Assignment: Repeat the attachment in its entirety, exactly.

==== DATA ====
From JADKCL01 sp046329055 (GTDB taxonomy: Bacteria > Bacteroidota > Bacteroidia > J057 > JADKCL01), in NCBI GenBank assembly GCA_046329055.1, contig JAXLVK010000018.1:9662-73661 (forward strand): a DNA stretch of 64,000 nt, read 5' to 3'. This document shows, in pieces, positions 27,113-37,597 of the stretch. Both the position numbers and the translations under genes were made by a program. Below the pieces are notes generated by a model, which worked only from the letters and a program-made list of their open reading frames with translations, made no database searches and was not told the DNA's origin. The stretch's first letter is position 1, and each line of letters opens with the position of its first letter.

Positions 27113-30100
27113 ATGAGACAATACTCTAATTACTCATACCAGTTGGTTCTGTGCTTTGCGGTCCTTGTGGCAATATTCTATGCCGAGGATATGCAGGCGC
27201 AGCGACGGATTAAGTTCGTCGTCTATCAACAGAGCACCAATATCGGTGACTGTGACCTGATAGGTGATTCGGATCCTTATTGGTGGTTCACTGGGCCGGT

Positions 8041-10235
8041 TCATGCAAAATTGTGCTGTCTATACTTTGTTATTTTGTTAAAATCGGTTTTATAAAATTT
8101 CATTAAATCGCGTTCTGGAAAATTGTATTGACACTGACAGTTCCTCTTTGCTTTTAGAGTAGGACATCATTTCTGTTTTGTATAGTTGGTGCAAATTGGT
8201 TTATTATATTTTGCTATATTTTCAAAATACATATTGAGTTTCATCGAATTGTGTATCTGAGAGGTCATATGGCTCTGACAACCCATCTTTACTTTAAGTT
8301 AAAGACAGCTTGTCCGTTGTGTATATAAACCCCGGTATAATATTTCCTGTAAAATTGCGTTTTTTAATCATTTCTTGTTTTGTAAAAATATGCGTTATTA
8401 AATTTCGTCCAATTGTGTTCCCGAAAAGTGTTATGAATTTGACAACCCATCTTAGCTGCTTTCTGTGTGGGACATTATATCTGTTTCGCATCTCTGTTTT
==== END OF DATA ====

From JADKCL01 sp046329055 (GTDB taxonomy: Bacteria > Bacteroidota > Bacteroidia > J057 > JADKCL01), in NCBI GenBank assembly GCA_046329055.1, contig JAXLVK010000018.1:9662-73661 (forward strand): a DNA stretch of 64,000 nt, read 5' to 3'. This document shows, in pieces, positions 27,113-37,597 of the stretch. Both the position numbers and the translations under genes were made by a program. Below the pieces are notes generated by a model, which worked only from the letters and a program-made list of their open reading frames with translations, made no database searches and was not told the DNA's origin. The stretch's first letter is position 1, and each line of letters opens with the position of its first letter.

Positions 27113-30100
27113 ATGAGACAATACTCTAATTACTCATACCAGTTGGTTCTGTGCTTTGCGGTCCTTGTGGCAATATTCTATGCCGAGGATATGCAGGCGC
27201 AGCGACGGATTAAGTTCGTCGTCTATCAACAGAGCACCAATATCGGTGACTGTGACCTGATAGGTGATTCGGATCCTTATTGGTGGTTCACTGGGCCGGT

Positions 8041-10235
8041 TCATGCAAAATTGTGCTGTCTATACTTTGTTATTTTGTTAAAATCGGTTTTATAAAATTT
8101 CATTAAATCGCGTTCTGGAAAATTGTATTGACACTGACAGTTCCTCTTTGCTTTTAGAGTAGGACATCATTTCTGTTTTGTATAGTTGGTGCAAATTGGT
8201 TTATTATATTTTGCTATATTTTCAAAATACATATTGAGTTTCATCGAATTGTGTATCTGAGAGGTCATATGGCTCTGACAACCCATCTTTACTTTAAGTT
8301 AAAGACAGCTTGTCCGTTGTGTATATAAACCCCGGTATAATATTTCCTGTAAAATTGCGTTTTTTAATCATTTCTTGTTTTGTAAAAATATGCGTTATTA
8401 AATTTCGTCCAATTGTGTTCCCGAAAAGTGTTATGAATTTGACAACCCATCTTAGCTGCTTTCTGTGTGGGACATTATATCTGTTTCGCATCTCTGTTTT